To buy the album, go here: https://thirdmanstore.com

For more on the label, go here: https://thirdmanrecords.com/

Mortiferum smash doom, death together in morbid manner on bloody debut ‘…Psychotic Depths’

Photo by Carter Murdoch

It’s easy to feel awful all the time because things are pretty much that way. All the time. How can anyone maintain a sense of positivity constantly unless that person is just completely disassociated from reality altogether? Now that I think about that, that’s actually not a terrible idea.

With that in mind, unfurling “Disgorged From Psychotic Depths,” the debut from Pacific Northwest-based death-doom crushers Mortiferum, is dropping like a ton of bricks, right into our miserable laps. Following two demo recordings, the band delivers a six-track, nearly 37-minute record that shoves your face into the dirt and soot, barely allowing you a chance to get fresh breath. Their playing is warped and violent, and there is a heaviness both from a volume standpoint and from its psychological impact, that it’s sometimes overwhelming to handle. The band—guitarist/vocalist Max Bowman, guitarist Chase Slaker, bassist Tony Wolf, and drummer/vocalist Alex Mody—really doesn’t seem very concerned with your comfort anyway, as they’re hellbent on bringing poisonous elements from the depth of their guts.

“Archaic Vision of Despair” starts with morbid slow churning before the track begins dealing blows, and the riffs pile the fuck up. The growls rush to the center as the guitars sludge through, with the drums following behind as they crash through the echo. Riffs slither along the wall like a ghoul, while the leads light up and slice through the doomy underbelly, on their way to a slurry finish. “Inhuman Effigy” blisters from the start, as vicious growls penetrate, the leads tangle you in their web, and the drums pulverize. Violent fury is at every turn, while the growls crawl in their own filth, and the track comes to a fire-breathing end. “Putrid Ascension” is gloomy and mired in death, while the growls painfully stretch their wings, and thick riffs pound holes in walls. The track’s agenda is clear as it continues to go for the throat, while the growls boil in blood, and some atmosphere arrives to give a bit of a breather. Funeral winds then begin to blow as mournful guitars saturate the ground, and the spirit is driven away.

“Funereal Hallucinations” has super thick growls, a trudging pace, and a feel of violence and lack of mercy. Shifty riffs show up and strike, while the track takes its time disassembling you and doing psychological damage. Soloing opens up and delivers a pretty cool ambiance, even infusing the room with oxygen, while the roars devastate, and the pace picks up. This leads to your guts being stomped in as the track fades into dirt. “Interlude (Anamnesis)” has acoustic flushes and a classic metal feel, while noise warps and leads right into closer “Faceless Apparition” that unleashes a monstrous doom storm. The leads light the way while slowly delivered menace arrives, as the growls strike, and the track reveals in morbid death. Hulking growls erupt as the guitars splatter all over the place, with speed arriving to break shit apart. The riffs then swagger and land blows, the growls rumble, and the track comes to a bone-destroying ending.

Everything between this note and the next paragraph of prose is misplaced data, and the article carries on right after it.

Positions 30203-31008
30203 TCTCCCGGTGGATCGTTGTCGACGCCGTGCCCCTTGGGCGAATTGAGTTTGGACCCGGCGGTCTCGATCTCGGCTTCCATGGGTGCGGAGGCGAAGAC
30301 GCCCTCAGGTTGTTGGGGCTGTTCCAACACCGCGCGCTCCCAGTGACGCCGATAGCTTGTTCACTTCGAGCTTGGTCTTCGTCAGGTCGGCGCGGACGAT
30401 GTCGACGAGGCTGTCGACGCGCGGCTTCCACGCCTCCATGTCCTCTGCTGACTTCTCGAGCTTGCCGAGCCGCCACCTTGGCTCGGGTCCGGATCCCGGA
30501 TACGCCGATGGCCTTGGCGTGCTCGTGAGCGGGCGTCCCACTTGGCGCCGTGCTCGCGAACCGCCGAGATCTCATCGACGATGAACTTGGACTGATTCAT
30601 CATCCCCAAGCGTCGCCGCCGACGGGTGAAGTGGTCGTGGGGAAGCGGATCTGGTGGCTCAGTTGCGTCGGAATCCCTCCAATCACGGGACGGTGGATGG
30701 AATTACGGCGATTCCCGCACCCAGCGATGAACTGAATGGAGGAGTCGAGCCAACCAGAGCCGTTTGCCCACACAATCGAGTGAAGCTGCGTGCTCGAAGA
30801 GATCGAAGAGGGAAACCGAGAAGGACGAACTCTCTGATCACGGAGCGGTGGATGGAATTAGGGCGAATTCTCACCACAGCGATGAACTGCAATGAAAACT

Mortiferum crawl out of the shadows and into the horror of doom-based death metal circles with their blades sharpened and ready to strike. Their debut “Disgorged From Psychotic Depths” is a fine first step, a nicely portioned record that shows what they can do but doesn’t drub you past your breaking point. This is a morbid new entry into extreme metal’s overflowing world, but it’s clear from this record they have what it takes the dominate the field and demand our attention with violence.

For more on the band, go here: https://mortiferum.bandcamp.com/

To buy the album, go here: https://profoundlorerecords.merchtable.com/?

For more on the label, go here: https://www.profoundlorerecords.com

Sempiternal Dusk return from shadows with doomy terror on cavernous death pit ‘Cenotaph…’

There are a lot of bands out there promising you their record is vile, nasty, disgusting, a true walk into death. And many of them tell the truth. Others like to talk the talk, but when it comes down to tackling their records, they’re heavy and all, but you don’t feel like they actually mean it. You wonder if they’d even be able to stare the chaos they boast in the face.